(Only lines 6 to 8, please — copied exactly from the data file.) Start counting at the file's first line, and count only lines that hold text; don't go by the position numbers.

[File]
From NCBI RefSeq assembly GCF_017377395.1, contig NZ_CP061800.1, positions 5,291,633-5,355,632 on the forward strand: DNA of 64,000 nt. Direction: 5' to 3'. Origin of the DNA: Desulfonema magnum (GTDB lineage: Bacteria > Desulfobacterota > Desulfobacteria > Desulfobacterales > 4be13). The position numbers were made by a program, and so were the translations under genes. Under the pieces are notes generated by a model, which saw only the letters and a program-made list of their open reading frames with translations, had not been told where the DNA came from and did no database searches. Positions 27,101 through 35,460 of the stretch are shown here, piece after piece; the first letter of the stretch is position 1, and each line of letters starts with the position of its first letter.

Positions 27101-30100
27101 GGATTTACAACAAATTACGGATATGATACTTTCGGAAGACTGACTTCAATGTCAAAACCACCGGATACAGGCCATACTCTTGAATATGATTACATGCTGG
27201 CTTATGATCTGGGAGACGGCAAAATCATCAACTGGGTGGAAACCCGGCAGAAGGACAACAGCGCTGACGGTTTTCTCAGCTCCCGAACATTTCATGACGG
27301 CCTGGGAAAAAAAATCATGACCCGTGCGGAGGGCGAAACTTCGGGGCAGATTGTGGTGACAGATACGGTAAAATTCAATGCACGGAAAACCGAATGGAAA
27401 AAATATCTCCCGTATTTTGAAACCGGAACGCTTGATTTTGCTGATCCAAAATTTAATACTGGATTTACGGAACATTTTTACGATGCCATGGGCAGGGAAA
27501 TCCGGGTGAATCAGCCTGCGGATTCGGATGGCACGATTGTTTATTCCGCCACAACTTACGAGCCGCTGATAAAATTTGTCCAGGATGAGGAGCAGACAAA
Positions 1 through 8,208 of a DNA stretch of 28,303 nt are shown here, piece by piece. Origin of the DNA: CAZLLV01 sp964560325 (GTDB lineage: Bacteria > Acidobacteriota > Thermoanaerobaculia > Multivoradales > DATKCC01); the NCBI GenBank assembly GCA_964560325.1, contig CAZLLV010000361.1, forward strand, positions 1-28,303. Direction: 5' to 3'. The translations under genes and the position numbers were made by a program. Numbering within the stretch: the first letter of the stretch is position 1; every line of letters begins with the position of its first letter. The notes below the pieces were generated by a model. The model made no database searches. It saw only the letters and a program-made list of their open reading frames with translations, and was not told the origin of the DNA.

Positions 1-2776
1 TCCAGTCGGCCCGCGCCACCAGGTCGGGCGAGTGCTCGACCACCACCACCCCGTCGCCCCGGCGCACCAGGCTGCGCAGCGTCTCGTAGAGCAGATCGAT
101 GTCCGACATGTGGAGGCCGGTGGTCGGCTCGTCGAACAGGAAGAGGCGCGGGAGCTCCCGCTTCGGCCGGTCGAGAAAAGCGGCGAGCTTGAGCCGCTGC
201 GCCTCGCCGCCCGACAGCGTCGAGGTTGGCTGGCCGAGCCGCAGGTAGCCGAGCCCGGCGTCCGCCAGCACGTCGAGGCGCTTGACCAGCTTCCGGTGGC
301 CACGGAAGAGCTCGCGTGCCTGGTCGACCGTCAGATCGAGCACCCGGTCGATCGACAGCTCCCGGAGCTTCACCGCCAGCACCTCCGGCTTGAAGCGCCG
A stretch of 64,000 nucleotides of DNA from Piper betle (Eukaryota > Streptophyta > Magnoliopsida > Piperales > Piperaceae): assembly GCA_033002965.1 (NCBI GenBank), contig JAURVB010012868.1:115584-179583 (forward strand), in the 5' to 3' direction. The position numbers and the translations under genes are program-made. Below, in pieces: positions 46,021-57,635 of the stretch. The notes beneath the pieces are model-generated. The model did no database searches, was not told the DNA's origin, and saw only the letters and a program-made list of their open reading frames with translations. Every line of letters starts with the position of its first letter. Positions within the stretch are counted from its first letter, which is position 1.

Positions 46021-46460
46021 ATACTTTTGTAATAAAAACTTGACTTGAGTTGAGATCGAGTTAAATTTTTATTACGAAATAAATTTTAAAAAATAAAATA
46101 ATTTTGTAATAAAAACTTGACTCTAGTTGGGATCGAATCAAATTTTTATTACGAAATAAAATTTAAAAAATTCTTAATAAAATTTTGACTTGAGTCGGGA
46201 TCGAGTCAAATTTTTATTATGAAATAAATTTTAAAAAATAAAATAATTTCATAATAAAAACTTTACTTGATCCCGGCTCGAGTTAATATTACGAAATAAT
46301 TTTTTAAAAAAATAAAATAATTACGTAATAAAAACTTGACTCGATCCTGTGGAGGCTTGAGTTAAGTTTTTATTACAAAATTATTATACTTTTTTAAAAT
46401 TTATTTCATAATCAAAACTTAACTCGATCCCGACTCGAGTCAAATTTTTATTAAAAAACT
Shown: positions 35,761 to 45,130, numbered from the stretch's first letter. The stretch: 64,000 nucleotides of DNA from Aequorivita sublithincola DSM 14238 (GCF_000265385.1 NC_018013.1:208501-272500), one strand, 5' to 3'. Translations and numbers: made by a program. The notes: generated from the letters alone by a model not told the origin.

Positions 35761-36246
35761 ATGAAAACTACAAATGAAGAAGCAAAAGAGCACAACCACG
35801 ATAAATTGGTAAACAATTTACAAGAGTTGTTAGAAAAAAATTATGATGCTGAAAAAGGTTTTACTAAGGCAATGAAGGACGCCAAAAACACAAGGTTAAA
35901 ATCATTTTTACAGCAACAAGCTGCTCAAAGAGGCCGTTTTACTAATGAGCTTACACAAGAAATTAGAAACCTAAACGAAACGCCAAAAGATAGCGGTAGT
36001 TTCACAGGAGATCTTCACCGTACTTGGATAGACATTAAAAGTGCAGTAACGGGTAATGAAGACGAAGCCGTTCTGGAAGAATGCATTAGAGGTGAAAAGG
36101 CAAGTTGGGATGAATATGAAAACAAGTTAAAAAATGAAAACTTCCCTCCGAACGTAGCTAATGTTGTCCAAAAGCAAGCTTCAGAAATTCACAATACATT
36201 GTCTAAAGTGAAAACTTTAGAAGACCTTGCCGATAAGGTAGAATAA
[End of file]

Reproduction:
27401 AAATATCTCCCGTATTTTGAAACCGGAACGCTTGATTTTGCTGATCCAAAATTTAATACTGGATTTACGGAACATTTTTACGATGCCATGGGCAGGGAAA
27501 TCCGGGTGAATCAGCCTGCGGATTCGGATGGCACGATTGTTTATTCCGCCACAACTTACGAGCCGCTGATAAAATTTGTCCAGGATGAGGAGCAGACAAA
Positions 1 through 8,208 of a DNA stretch of 28,303 nt are shown here, piece by piece. Origin of the DNA: CAZLLV01 sp964560325 (GTDB lineage: Bacteria > Acidobacteriota > Thermoanaerobaculia > Multivoradales > DATKCC01); the NCBI GenBank assembly GCA_964560325.1, contig CAZLLV010000361.1, forward strand, positions 1-28,303. Direction: 5' to 3'. The translations under genes and the position numbers were made by a program. Numbering within the stretch: the first letter of the stretch is position 1; every line of letters begins with the position of its first letter. The notes below the pieces were generated by a model. The model made no database searches. It saw only the letters and a program-made list of their open reading frames with translations, and was not told the origin of the DNA.